Joe Hulme was missing as on this day he got his 9th and last England cap.
Lambert (2) Jack, Bowden and James, knocked in the goals, Arsenal won 5-0 in front of 54,265. Arsenal were back and firing on all cylinders. The third goal took Arsenal’s season total to 100, and they ended the day having scored 29 more goals than Wednesday while letting in two fewer.
Before Arsenal played again Sheffield Wednesday played their game in hand once more drawing at home this time 1-1 to Birmingham City.
Meanwhile on 4 April 1933 the Derby Daily Telegraph published a report on Arsenal’s new shirts with the white sleeves – showing just how much fascination there was with the idea of a club changing its shirts, across the whole country.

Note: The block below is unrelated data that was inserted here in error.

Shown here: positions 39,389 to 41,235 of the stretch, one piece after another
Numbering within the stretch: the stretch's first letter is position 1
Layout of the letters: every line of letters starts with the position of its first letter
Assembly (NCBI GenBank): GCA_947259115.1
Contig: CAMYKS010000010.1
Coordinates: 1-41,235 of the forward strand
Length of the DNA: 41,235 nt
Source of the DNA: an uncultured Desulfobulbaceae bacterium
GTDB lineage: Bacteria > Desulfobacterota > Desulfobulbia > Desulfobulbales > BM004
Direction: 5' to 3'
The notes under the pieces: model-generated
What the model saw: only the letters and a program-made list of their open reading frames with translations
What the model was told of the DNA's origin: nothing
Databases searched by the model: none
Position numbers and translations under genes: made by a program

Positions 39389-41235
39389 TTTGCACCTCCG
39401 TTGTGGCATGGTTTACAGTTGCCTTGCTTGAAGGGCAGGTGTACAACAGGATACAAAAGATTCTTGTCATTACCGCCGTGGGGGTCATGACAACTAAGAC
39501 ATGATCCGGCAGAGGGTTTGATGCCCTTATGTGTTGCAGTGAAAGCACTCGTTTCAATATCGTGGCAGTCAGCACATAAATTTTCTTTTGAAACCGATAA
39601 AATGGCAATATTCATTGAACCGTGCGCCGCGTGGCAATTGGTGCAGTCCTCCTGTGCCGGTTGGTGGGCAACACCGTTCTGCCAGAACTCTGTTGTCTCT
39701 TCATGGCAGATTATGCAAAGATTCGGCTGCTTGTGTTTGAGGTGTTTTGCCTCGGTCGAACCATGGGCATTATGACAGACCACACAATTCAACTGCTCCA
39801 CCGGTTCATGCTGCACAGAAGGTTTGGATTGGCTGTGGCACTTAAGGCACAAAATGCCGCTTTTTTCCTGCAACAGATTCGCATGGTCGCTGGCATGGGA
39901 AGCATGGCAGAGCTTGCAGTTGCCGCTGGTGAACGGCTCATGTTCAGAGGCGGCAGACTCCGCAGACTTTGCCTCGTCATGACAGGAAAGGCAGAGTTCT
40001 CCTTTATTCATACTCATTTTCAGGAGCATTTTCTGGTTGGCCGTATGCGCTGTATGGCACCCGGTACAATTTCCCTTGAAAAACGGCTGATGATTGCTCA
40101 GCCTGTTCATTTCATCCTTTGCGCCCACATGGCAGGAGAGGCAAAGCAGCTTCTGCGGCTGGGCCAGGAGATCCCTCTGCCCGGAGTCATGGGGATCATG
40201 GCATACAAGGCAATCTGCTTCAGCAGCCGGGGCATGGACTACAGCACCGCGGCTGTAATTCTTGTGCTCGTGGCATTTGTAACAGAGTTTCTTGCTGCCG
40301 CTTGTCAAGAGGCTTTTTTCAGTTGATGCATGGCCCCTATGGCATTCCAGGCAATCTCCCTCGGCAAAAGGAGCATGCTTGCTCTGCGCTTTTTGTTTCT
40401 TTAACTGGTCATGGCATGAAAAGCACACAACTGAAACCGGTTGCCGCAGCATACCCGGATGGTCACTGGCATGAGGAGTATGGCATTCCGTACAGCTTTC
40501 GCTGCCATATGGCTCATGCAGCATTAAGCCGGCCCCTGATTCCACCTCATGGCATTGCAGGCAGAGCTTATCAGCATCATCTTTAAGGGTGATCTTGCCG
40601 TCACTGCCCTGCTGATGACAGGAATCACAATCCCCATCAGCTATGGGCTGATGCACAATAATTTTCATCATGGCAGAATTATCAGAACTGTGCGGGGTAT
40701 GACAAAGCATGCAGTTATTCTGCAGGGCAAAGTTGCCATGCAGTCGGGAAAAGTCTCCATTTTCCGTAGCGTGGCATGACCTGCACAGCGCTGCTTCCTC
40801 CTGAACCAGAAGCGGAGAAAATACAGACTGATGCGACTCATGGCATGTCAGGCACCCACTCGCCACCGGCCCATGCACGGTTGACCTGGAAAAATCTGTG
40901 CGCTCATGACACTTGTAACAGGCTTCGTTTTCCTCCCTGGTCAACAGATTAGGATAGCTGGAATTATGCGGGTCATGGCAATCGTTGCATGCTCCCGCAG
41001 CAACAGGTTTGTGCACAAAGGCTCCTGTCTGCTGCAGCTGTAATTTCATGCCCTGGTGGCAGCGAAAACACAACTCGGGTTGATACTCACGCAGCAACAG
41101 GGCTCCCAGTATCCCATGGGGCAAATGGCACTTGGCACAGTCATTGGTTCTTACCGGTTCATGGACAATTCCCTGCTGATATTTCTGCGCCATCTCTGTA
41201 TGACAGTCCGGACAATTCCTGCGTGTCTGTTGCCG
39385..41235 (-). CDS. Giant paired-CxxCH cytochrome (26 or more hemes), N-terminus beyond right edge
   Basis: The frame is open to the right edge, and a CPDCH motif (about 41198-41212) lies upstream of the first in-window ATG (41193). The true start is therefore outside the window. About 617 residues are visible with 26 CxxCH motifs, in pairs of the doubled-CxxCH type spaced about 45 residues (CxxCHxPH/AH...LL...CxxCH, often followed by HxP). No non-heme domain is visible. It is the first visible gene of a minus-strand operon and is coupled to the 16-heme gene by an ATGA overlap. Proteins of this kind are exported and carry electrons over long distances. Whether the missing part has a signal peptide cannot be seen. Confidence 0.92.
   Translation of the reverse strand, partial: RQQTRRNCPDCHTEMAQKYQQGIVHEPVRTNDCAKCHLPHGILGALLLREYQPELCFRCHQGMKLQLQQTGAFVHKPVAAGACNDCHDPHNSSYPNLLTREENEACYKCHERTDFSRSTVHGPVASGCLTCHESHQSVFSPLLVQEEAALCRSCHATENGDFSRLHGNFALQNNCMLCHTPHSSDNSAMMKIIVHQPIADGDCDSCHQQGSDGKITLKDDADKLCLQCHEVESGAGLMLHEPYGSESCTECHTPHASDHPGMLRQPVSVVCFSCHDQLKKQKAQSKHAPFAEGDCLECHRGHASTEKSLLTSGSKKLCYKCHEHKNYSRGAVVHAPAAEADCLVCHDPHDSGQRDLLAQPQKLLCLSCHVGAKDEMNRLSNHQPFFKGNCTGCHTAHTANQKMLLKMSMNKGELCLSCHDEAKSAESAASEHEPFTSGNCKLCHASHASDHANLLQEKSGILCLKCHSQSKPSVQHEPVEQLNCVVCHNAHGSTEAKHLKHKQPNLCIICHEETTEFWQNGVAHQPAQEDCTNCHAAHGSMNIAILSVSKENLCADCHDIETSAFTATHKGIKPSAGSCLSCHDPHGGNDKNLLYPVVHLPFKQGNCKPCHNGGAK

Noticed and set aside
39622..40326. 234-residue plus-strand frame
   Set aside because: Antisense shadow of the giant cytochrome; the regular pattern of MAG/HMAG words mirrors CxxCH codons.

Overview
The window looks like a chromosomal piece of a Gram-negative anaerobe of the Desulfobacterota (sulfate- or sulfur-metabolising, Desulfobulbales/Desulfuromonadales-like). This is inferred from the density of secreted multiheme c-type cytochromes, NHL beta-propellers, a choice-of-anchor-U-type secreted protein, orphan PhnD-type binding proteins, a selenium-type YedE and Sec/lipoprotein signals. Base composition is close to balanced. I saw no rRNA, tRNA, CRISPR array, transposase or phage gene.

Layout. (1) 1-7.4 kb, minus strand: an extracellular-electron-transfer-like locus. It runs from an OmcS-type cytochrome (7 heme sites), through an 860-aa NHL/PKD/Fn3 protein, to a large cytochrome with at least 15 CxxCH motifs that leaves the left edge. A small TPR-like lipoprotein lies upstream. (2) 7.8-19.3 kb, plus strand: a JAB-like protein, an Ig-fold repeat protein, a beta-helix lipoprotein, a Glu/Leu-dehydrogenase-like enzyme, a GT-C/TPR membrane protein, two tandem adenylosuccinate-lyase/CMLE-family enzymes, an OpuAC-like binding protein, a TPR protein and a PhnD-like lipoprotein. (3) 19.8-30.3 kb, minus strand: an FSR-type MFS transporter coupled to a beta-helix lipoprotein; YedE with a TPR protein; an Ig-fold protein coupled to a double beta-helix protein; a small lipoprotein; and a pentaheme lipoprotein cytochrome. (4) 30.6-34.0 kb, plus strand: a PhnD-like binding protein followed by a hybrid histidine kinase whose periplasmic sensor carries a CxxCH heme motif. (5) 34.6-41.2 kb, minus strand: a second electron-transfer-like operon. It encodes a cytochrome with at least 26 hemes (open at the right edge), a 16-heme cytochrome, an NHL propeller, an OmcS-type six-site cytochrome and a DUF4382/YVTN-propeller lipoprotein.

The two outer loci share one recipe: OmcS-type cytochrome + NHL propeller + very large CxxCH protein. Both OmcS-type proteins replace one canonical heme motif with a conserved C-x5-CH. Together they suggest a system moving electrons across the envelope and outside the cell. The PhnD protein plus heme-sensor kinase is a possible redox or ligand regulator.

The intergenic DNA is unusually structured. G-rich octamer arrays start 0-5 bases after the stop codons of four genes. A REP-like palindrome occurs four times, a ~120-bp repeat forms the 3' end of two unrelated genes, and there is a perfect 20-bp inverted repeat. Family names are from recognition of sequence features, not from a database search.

On 8 April Middlesbrough entertained Arsenal. Middlesbrough were 18th in the league only two points above the relegation places. But this was primarily due to a terrible start to the season – they had only lost two in the last 18, so the game was not an utterly forgone conclusion.
1-2 up at half time, Arsenal were always in control and won 3-4. Hulme got three and Bastin the other. Sheffield Wednesday however had a catastrophe of a day losing 4-0 at Huddersfield. Aston Villa drew 1-1 with Manchester City. Newcastle who were putting in a late challenge for the title, were however stuttering, winning one, drawing one and losing one of their opening three games in April. The table now looked like this…